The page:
PT Unilever Indonesia, a unit of the world’s second-largest consumer goods company, posted its worst two-day slump in 12 years in Jakarta trading after a series of downgrades and target price cuts by five brokerages.
Unilever Indonesia sank 11 percent to 20,550 rupiah as of 12 p.m. local time after tumbling 11 percent yesterday when the company said it will pay higher royalties to its parent Unilever NV. The stock was the biggest drag on the Jakarta Composite index, which lost 0.7 percent.
Erwan Teguh, Jakarta-based analyst at CIMB Group Holdings Bhd., downgraded the stock to underperform and cut his share-price estimate by 35 percent to 20,000 rupiah. The company’s move to pay higher royalties has damaged its “pristine corporate governance,” he wrote in a note dated yesterday.
“The company mentioned the change in royalty structure is to strengthen its position as the exclusive Indonesian arm of its parent,” Octavius Oky Prakarsa, analyst at PT Mandiri Sekuritas, said in a client note today. “We are doubtful. We may see this as another way to maximize returns of its Indonesia investment.” He reduced his rating to sell from neutral.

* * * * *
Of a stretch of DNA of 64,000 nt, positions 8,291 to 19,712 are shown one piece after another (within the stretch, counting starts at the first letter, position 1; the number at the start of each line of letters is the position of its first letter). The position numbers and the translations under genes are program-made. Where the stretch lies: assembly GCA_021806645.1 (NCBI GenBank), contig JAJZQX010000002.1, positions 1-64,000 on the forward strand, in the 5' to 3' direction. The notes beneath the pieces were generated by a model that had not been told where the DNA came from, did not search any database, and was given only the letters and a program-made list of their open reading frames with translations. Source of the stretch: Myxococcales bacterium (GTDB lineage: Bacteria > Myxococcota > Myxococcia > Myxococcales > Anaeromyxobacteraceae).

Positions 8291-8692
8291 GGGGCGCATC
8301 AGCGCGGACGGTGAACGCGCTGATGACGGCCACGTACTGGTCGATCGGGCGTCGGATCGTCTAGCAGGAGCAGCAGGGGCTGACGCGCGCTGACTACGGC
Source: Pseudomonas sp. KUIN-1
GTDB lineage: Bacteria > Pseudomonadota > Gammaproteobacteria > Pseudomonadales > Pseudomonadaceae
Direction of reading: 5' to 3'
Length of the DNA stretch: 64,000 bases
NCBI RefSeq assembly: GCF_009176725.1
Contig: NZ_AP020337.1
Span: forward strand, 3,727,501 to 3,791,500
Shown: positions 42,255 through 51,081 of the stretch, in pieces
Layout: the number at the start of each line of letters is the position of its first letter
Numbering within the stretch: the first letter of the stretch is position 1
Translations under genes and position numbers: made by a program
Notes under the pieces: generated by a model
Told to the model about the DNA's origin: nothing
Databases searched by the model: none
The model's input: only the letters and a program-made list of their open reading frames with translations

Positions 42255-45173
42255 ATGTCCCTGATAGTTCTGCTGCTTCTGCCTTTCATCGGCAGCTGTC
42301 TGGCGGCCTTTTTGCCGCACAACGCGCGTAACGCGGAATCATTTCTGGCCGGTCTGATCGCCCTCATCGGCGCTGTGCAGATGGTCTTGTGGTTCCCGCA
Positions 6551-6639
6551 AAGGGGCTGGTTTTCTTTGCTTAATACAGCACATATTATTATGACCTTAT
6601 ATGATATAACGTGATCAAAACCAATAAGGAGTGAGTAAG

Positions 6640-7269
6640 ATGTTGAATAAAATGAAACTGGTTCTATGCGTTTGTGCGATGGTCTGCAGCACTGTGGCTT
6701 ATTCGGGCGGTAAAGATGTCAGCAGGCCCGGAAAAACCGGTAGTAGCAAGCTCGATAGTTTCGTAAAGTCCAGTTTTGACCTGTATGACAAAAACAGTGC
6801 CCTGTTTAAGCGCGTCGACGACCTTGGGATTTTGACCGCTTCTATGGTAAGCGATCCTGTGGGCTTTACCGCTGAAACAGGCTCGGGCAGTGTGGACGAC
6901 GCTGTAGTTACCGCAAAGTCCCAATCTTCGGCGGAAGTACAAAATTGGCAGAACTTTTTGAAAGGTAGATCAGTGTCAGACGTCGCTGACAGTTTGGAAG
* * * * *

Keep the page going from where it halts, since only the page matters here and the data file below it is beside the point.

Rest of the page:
The stock’s two-day slump, the worst since August 2000, has sliced more than $4 billion off the company’s market value. It’s the second-worst performer in the Jakarta Composite index in the past five days. Trading volume was more than six times its three-month daily average.
Unilever Indonesia said yesterday before the market opened that total royalties to Unilever NV would increase to 5 percent of its revenue beginning next year from 3.5 percent now. Katarina Setiawan, analyst at PT Kim Eng Securities, cut her target price for Unilever Indonesia to 23,400 rupiah from 26,350 rupiah, she wrote in a research note today. Credit Suisse Group AG lowered its share-price estimate to 15,725 rupiah from 18,800 rupiah yesterday, according to data compiled by Bloomberg. JPMorgan Chase & Co. reduced its target to 20,000 rupiah from 22,000 rupiah.